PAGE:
All the best,

 

Mark P

 

 

Previously built models (long ago, aged 18-25ish) POB construction. 32 gun frigate, scratch-built sailing model, Underhill plans.

2 masted topsail schooner, Underhill plans.

 

Started at around that time, but unfinished: 74 gun ship 'Bellona' NMM plans. POB 

 

On the drawing board: POF model of Royal Caroline 1749, part-planked with interior details. My own plans, based on Admiralty draughts and archival research.

 

Always on the go: Research into Royal Navy sailing warship design, construction and use, from Tudor times to 1790. 

 

Member of NRG, SNR, NRS, SMS

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8 minutes ago, Mark P said:

... until 1750 the official New Year began on the 25th March...

... and I have been caught out as well. Red-face saved because I wasn't alone.

When I go to the National Archives in a couple of weeks I can look into it if it is important to anyone, let me know.

🌻

STAY SAFE

 

A model shipwright and an amateur historian are heads & tails of the same coin

current builds:

HMS Berwick 1775, 1/192 scratchbuild; a Slade 74 in the Navy Board style

Mediator sloop, 1/48 - an 18th century transport scratchbuild 

French longboat - CAF - 1/48, on hold

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Good Evening Bruce;

 

Unless I have misunderstood your last post, there is no mistake in your earlier postings. The date of your letter is post 1750. I only mentioned the previous New Year custom as a possible reason for a mistake on Rif Winfield's part (or his assistant)

 

All the best,

 

Mark P

 

 

Previously built models (long ago, aged 18-25ish) POB construction. 32 gun frigate, scratch-built sailing model, Underhill plans.

2 masted topsail schooner, Underhill plans.

 

Started at around that time, but unfinished: 74 gun ship 'Bellona' NMM plans. POB 

 

On the drawing board: POF model of Royal Caroline 1749, part-planked with interior details. My own plans, based on Admiralty draughts and archival research.

 

Always on the go: Research into Royal Navy sailing warship design, construction and use, from Tudor times to 1790.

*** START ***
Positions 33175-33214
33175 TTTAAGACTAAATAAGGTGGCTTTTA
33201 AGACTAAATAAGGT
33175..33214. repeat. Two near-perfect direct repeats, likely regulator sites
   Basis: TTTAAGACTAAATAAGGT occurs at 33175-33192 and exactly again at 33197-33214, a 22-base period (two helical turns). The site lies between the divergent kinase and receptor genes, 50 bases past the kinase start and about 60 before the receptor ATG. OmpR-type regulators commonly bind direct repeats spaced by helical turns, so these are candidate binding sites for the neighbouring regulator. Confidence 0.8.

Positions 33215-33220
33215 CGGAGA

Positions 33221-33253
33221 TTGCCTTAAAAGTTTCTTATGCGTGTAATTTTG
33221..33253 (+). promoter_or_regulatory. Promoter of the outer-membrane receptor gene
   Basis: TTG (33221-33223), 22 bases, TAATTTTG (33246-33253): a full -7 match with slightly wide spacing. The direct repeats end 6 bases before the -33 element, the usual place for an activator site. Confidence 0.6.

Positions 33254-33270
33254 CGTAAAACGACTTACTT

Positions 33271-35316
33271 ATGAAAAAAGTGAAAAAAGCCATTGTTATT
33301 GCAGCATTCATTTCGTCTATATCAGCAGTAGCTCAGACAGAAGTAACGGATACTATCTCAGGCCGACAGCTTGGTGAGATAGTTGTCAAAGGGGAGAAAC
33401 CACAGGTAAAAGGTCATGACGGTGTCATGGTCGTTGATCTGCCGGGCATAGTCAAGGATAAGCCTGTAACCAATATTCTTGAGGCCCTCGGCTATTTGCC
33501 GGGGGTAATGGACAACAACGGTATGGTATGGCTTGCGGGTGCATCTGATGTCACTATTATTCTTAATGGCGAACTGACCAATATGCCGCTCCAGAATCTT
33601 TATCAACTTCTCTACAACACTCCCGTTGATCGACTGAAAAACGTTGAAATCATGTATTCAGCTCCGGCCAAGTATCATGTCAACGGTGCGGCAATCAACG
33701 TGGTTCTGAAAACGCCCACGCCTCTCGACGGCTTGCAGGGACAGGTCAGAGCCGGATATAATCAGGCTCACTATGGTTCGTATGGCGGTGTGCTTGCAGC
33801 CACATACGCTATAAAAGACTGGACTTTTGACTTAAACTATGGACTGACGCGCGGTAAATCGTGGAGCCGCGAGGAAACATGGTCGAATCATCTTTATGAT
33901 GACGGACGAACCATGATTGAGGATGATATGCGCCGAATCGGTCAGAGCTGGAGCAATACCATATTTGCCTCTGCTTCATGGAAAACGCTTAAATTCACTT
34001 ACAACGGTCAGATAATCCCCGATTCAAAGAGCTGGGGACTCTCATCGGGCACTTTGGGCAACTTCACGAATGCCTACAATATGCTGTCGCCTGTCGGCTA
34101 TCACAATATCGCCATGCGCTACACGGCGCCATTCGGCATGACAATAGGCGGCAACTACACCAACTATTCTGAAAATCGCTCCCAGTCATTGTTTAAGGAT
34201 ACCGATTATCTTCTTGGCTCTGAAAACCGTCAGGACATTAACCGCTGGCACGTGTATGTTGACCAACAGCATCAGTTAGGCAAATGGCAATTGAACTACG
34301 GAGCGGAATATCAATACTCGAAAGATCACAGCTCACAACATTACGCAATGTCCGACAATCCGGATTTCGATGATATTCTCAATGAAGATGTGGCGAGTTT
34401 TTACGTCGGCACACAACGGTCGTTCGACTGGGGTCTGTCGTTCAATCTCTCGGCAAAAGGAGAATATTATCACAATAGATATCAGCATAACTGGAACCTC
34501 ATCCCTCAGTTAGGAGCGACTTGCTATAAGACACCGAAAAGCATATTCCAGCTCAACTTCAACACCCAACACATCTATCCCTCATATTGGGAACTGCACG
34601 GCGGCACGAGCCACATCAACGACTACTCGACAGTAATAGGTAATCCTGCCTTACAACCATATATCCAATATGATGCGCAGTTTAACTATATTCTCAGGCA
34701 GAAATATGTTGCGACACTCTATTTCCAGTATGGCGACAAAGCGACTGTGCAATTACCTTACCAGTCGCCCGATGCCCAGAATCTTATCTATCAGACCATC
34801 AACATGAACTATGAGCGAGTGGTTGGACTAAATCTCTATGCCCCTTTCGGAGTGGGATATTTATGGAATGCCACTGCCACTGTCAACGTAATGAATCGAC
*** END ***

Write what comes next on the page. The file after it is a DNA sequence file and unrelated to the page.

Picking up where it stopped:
Member of NRG, SNR, NRS, SMS

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If showing a model as 'first launched' she would not have been coppered. After launch, if any leak were found it would be fixed on docking her before applying copper sheathing. So, as Mark said (post #7).

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15 minutes ago, Mark P said:

Unless I have misunderstood your last post, there is no mistake in your earlier postings. The date of your letter is post 1750. I only mentioned the previous New Year custom as a possible reason for a mistake on Rif Winfield's part (or his assistant)

My boo-boo was on an earlier occasion and consisted of me trying to rewrite history because I thought I had 'discovered' an error.

🌻

STAY SAFE

 

A model shipwright and an amateur historian are heads & tails of the same coin

current builds:

HMS Berwick 1775, 1/192 scratchbuild; a Slade 74 in the Navy Board style

Mediator sloop, 1/48 - an 18th century transport scratchbuild 

French longboat - CAF - 1/48, on hold

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Thank you all!

Building: 1:64 HMS Revenge (Victory Models plans)

1:64 Cat Esther (17th Century Dutch Merchant Ships)
 

On the building slip: 1:72 French Ironclad Magenta (original shipyard plans)

 

On hold: 1:98 Mantua HMS Victory (kit bash), 1:96 Shipyard HMS Mercury

 

Favorite finished builds:  1:60 Sampang Good Fortune (Amati plans), 1:200 Orel Ironclad Solferino, 1:72 Schooner Hannah (Hahn plans), 1:72 Privateer Prince de Neufchatel (Chapelle plans), Model Shipways Sultana, Heller La Reale, Encore USS Olympia

 

Goal: Become better than I was yesterday

 

"The hardest part is deciding to try." - me

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And thanks from me as well 

Current builds;

 Henry Ramey Upcher 1:25

Providence whaleboat- 1:25     HMS Winchelsea 1764 1:48 

Completed:

HM Cutter Sherbourne- 1:64- finished    Triton cross section scratch- 1:60 - finished 

Non ship:  SBD-3 Dauntless 1:48 Hasegawa -FINISHED